Beit Ummar, Bethlehem, Etzion DCL, Nabi Yunis, Mon 10.1.11, Morning

Observers: 
Observers: Chaya O., Chana S., (reporting)
10/01/2011
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Morning

7.00 am,  Bethlehem – Checkpoint 300:  we had differing reports from the crowds coming out.  But even one man who said ‘conditions were good today’ said he had arrived at 5.30 am!

According to the ‘ecumenical’ volunteer, the humanitarian gate was being opened at very rare intervals.

7.30 am,  Husan  at the taxi-rank:  one prearranged meeting for signing of power of attorney to search police records..  A second man also wanted help but as it turned out that he already had a lawyer it seemed better that he should continue with his services.

8.00 Etzion DCL:  about 30 men were waiting for the station to open, which it did a few minutes later.  A soldier handed each man a number as they entered.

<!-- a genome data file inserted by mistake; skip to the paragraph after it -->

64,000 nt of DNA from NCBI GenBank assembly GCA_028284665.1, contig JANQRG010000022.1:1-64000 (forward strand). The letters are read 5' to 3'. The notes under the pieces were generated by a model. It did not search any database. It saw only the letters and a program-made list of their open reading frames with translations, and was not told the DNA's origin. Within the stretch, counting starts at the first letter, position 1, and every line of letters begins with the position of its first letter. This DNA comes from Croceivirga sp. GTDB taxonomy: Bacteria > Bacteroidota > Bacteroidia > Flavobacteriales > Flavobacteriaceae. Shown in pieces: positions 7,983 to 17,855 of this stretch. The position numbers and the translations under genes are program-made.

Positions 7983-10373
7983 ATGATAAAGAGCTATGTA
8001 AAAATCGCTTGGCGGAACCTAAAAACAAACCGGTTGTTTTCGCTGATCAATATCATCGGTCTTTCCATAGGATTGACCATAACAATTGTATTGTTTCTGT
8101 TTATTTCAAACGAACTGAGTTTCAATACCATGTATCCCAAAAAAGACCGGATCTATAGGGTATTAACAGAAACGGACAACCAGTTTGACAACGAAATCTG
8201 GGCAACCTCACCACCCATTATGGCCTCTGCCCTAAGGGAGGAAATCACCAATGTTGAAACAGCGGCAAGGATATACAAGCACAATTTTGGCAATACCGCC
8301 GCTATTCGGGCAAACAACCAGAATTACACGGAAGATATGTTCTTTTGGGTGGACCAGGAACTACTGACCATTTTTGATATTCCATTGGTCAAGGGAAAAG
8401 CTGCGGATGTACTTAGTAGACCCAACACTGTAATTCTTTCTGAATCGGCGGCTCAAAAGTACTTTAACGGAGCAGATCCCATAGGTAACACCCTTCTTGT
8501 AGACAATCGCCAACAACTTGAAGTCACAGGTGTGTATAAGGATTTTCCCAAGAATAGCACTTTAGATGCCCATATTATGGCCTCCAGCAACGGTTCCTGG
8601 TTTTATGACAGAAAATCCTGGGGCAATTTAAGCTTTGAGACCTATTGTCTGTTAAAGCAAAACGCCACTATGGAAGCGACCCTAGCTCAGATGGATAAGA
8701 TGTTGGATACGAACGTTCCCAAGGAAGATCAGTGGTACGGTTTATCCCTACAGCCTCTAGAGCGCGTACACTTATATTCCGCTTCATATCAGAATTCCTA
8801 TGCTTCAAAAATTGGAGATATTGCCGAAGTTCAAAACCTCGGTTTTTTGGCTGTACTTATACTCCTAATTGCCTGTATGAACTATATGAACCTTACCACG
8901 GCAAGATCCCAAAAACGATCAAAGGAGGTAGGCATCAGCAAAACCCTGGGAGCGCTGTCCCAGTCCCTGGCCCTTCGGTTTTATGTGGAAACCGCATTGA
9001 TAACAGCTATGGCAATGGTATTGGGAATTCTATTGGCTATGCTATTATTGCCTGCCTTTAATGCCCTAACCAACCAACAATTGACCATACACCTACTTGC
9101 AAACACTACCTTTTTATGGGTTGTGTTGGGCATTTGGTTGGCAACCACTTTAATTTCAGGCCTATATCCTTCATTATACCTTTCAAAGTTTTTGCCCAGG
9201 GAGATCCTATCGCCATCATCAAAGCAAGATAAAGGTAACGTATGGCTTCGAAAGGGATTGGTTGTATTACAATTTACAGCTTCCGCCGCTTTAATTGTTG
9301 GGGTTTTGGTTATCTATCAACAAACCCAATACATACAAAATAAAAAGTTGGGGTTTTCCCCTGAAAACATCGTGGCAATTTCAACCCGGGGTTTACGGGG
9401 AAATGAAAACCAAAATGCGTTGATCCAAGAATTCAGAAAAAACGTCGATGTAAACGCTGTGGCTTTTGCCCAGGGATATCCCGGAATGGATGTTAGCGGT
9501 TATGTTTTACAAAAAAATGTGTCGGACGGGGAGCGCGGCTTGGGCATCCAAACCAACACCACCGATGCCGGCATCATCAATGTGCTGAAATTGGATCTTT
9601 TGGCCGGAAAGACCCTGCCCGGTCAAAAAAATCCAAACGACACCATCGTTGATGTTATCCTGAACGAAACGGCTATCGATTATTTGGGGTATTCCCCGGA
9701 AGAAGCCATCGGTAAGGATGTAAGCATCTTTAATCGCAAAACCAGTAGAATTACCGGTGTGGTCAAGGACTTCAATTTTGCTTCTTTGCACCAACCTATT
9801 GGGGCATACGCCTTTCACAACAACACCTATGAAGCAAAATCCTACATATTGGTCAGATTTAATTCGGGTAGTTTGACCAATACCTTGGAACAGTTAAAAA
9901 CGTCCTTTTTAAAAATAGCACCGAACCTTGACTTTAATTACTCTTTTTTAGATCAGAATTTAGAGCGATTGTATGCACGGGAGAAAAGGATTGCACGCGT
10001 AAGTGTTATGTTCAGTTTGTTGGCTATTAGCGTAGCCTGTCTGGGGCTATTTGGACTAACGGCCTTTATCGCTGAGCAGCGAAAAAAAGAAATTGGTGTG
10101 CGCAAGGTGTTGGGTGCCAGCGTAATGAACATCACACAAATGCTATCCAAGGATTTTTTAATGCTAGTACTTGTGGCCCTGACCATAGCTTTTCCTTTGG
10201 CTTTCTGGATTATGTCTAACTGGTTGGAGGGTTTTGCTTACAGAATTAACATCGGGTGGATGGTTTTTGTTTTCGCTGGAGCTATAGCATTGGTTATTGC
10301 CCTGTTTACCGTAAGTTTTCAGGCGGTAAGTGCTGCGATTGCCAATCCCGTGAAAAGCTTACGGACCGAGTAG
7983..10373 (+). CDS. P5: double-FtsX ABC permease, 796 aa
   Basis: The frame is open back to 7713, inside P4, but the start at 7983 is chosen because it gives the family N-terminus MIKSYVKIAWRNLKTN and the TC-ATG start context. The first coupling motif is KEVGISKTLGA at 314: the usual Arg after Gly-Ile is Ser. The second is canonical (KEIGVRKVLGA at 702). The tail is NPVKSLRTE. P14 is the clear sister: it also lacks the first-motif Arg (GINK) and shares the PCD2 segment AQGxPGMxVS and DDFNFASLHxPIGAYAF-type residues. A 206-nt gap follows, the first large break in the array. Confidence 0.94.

A  prearranged meeting with a man who has to lodge an appeal (his police record is now clear but his entry into Israel is still banned)  and to pay for the lawyer.

 

8.30 Beit Ummar - 10.00 Nabi Yunis

3 cases of power of attorney for searching police records.  Two people were referred to Kiryat-Arba police station.  In one case it was clear that the police there just hadn’t bothered to give the man any written receipt. 

We gave Sylvia’s details to two men refused permits by Security Service.

One man who had been incorrectly charged with driving with an ‘invalid’ license neededa letter of appeal.  Chaya drafted one in Hebrew which he signed.

A man who (after patiently interpreting for all his fellow-sufferers) said he was still waiting for a letter from his employer so that he could get his permit.  He is in contact with Sylvia but Chaya also phoned the employer.

There were a number of men who needed to go to the police at the Etzion DCL to get information as to why their permits were refused, and for how long.  In each case Chaya stressed the importance of their getting the information in writing before leaving the DCL and made contact with them while they were there. 

A number of calls came from various villages from people with permit problems.  As Chaya had ascertained that there was a police officer on duty at Etzion, she could recommend that they go there but in each case made sure that they kept contact with her until they had received a printed document.